His “little” book called Training for the Life of the Spirit has been my constant friend and guidebook for many decades, along with many other select teachers or way-showers both East and West, both then and now. Although I was never privileged to see him in the flesh, I saw him interviewed by a young Huston Smith in the educational television film series called “The Ways of Mankind.” This provided means to inspire the comment above pertaining to the magic of his physical presence as related to his essential being.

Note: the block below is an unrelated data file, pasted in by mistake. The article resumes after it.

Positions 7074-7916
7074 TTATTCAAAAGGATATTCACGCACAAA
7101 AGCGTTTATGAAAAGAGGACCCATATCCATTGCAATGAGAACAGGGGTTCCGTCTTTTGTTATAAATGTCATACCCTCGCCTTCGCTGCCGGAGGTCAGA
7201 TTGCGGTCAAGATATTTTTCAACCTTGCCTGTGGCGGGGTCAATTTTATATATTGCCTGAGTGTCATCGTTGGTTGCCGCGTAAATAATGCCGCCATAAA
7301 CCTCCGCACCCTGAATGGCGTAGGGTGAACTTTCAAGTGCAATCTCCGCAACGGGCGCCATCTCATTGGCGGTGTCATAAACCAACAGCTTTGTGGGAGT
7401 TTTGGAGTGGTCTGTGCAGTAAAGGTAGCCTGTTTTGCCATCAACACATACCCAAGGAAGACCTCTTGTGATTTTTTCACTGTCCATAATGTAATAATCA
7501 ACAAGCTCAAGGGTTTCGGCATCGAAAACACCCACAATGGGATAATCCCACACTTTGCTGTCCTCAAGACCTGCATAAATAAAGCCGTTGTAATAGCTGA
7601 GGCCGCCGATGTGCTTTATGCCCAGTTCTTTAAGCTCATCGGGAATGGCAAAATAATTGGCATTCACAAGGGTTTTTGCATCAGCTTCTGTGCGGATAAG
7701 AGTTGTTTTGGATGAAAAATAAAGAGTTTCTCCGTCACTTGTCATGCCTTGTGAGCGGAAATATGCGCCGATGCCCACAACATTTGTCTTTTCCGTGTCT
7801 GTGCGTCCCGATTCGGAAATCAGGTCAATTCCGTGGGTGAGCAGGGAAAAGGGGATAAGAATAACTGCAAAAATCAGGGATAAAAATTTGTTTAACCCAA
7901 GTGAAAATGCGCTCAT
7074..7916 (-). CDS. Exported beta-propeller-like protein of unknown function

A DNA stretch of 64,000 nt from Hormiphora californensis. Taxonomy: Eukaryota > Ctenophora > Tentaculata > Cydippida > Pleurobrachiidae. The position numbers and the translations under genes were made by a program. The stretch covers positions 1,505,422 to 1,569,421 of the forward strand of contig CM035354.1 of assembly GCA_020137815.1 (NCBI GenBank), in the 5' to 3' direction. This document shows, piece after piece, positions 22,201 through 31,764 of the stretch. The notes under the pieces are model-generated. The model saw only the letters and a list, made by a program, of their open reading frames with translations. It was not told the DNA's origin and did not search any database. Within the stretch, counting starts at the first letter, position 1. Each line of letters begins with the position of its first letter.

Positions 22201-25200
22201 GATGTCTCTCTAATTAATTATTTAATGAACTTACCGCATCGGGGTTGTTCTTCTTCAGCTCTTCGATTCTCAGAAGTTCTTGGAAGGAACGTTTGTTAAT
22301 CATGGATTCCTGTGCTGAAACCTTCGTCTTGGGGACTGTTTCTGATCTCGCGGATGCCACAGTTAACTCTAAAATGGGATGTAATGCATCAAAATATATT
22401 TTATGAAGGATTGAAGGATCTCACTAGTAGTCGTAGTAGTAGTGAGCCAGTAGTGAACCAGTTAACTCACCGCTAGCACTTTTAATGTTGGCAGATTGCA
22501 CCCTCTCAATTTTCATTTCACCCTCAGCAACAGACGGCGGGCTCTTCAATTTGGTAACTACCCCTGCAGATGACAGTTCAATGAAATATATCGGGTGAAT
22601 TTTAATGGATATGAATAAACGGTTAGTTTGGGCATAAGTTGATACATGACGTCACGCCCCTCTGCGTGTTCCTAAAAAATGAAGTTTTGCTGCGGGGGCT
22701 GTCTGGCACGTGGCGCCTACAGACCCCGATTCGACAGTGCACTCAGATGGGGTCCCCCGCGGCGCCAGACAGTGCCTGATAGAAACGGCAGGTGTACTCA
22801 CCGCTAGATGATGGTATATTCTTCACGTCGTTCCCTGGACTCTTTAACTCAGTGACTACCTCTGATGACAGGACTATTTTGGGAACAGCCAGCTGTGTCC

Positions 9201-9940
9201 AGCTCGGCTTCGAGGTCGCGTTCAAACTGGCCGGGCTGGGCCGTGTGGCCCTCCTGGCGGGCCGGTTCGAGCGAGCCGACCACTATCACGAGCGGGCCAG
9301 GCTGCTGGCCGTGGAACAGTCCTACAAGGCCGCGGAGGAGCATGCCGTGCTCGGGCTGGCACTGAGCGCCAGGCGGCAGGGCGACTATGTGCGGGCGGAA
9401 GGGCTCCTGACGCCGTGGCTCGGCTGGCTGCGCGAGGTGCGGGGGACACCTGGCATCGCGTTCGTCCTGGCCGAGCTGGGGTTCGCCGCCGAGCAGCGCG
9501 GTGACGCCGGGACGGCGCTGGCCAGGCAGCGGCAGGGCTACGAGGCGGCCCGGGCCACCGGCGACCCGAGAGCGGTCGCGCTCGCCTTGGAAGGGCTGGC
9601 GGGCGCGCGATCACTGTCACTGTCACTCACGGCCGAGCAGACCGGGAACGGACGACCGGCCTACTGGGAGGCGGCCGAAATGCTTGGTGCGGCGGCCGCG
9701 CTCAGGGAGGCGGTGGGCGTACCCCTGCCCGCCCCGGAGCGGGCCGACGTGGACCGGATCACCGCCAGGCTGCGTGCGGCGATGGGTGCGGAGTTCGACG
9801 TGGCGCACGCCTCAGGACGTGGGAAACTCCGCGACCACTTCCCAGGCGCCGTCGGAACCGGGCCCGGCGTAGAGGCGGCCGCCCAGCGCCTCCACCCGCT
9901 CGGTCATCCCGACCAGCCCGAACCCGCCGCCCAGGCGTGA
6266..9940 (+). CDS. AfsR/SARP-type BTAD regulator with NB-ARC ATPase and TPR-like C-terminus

In 19th century India the incomparable Ramakrishna exemplified how a God-intoxicated person, with an uncontrollable appetite to caress the very face of God in response to the divine ecstasy of incarnate love, may move out to all major religions of mankind in order better to behold the infinite nature of that super-sensible reality caged profanely in casual reference to his/her many names, creeds, rituals, and dogmas. In 20th century America the incomparable Gerald Heard lifted the many curtains separating the public theater of mundane reality from the awesome wonder of that which activates the spectators of human life in the audience. He speaks so convincingly because in him, as in all the great luminaries, or bearers of the Light, we recognize one who knows whereof he speaks. And whether employing the method of Loyola’s spiritual exercises or the venerable path of Advaita Vedanta, Heard offers us unlimited access. As science specialist for the BBC from 1930-1934 it is reported that, “he acquired an amazing grasp of general principles in the various scientific disciplines” (Training for the Life of the Spirit, Introduction, p.22). But note also that for ten years he had been active as a council member of the London Society for Psychical Research! This man saw beyond distinctions, labels, boundaries, categories, systems, and all ways we tend to classify, pigeonhole, and separate the seamless garment of ultimate reality.